A Pious Scribal Addition?
This sentence, in King and Stager’s Life in Biblical Israel* (page 96), made me do a double-take (brackets represent my own clarifying additions):
Evidence for a wild olive processing site from the [Pre-Pottery Neolithic period] has been found on the sea floor at Maritime ʿAtlit south of Haifa, inundated in the mid-sixth millennium [B.C.], probably by a world-wide flood, after the olives had been processed.
“…probably by a world-wide flood…”?
The sentence concludes with a footnote (Ehud Galili, “Prehistoric Site on the Sea Floor,” New Encyclopedia of Archaeological Excavations in the Holy Land, 1:120-122), but is not a block quote. We have this resource in our library, so I will check it out, but by their formatting, King and Stager seem to be at least taking ownership of the claim, if not outright producing it.
Did somebody go and demonstrate a mid-sixth-millennium global inundation without telling me? Or is there some other reading of the text that eludes me?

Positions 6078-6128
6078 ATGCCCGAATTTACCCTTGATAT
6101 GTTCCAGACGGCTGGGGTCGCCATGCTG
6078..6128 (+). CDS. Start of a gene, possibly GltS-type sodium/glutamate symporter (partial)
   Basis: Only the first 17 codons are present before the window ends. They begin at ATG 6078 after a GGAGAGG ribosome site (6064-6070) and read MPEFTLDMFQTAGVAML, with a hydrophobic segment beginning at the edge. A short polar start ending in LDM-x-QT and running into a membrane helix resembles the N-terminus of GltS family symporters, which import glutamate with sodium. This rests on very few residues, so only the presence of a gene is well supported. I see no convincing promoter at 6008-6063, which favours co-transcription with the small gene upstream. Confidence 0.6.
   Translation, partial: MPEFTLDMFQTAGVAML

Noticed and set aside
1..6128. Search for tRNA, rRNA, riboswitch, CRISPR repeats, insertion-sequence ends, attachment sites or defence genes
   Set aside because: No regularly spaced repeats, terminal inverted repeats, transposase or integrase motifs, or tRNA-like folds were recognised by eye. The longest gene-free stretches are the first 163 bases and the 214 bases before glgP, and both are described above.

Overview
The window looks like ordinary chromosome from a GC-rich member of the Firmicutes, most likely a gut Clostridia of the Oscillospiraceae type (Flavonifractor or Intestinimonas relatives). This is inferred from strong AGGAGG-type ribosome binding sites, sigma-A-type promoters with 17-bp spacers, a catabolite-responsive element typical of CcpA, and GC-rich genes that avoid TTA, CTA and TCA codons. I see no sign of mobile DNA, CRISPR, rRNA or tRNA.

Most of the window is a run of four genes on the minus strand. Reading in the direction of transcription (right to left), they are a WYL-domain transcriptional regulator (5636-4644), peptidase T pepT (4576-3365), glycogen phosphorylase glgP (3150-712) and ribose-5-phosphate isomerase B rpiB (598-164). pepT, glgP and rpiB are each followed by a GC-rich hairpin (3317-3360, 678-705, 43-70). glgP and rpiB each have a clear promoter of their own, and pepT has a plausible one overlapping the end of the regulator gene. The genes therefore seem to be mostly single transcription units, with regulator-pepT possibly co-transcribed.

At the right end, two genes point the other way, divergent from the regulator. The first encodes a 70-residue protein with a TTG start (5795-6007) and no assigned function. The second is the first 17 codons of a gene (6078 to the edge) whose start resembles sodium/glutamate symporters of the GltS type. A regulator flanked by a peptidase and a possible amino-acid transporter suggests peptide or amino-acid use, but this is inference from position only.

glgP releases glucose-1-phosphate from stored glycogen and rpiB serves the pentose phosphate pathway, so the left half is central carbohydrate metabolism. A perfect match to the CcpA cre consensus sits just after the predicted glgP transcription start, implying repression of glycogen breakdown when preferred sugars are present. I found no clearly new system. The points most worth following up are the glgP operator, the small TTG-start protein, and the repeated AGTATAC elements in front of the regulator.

(Perhaps this is a case for the Lenzi Files.)
[Later: See also the follow-up post on this topic.]
(*) Why would Westminster/John Knox choose not to have persistent links to their own books on their web site, instead of out-linking to Cokesbury? Even if sales are through Cokesbury, why not at least keep information about the book in the publisher’s site? Talk about rushing customers out the door.
[A Pious Scribal Addition? was written by G. Brooke Lester for Anumma.com and was originally posted on 2010/03/09. Except as noted, it is © 2010 G. Brooke Lester and licensed for re-use only under CC BY-NC-ND 3.0.]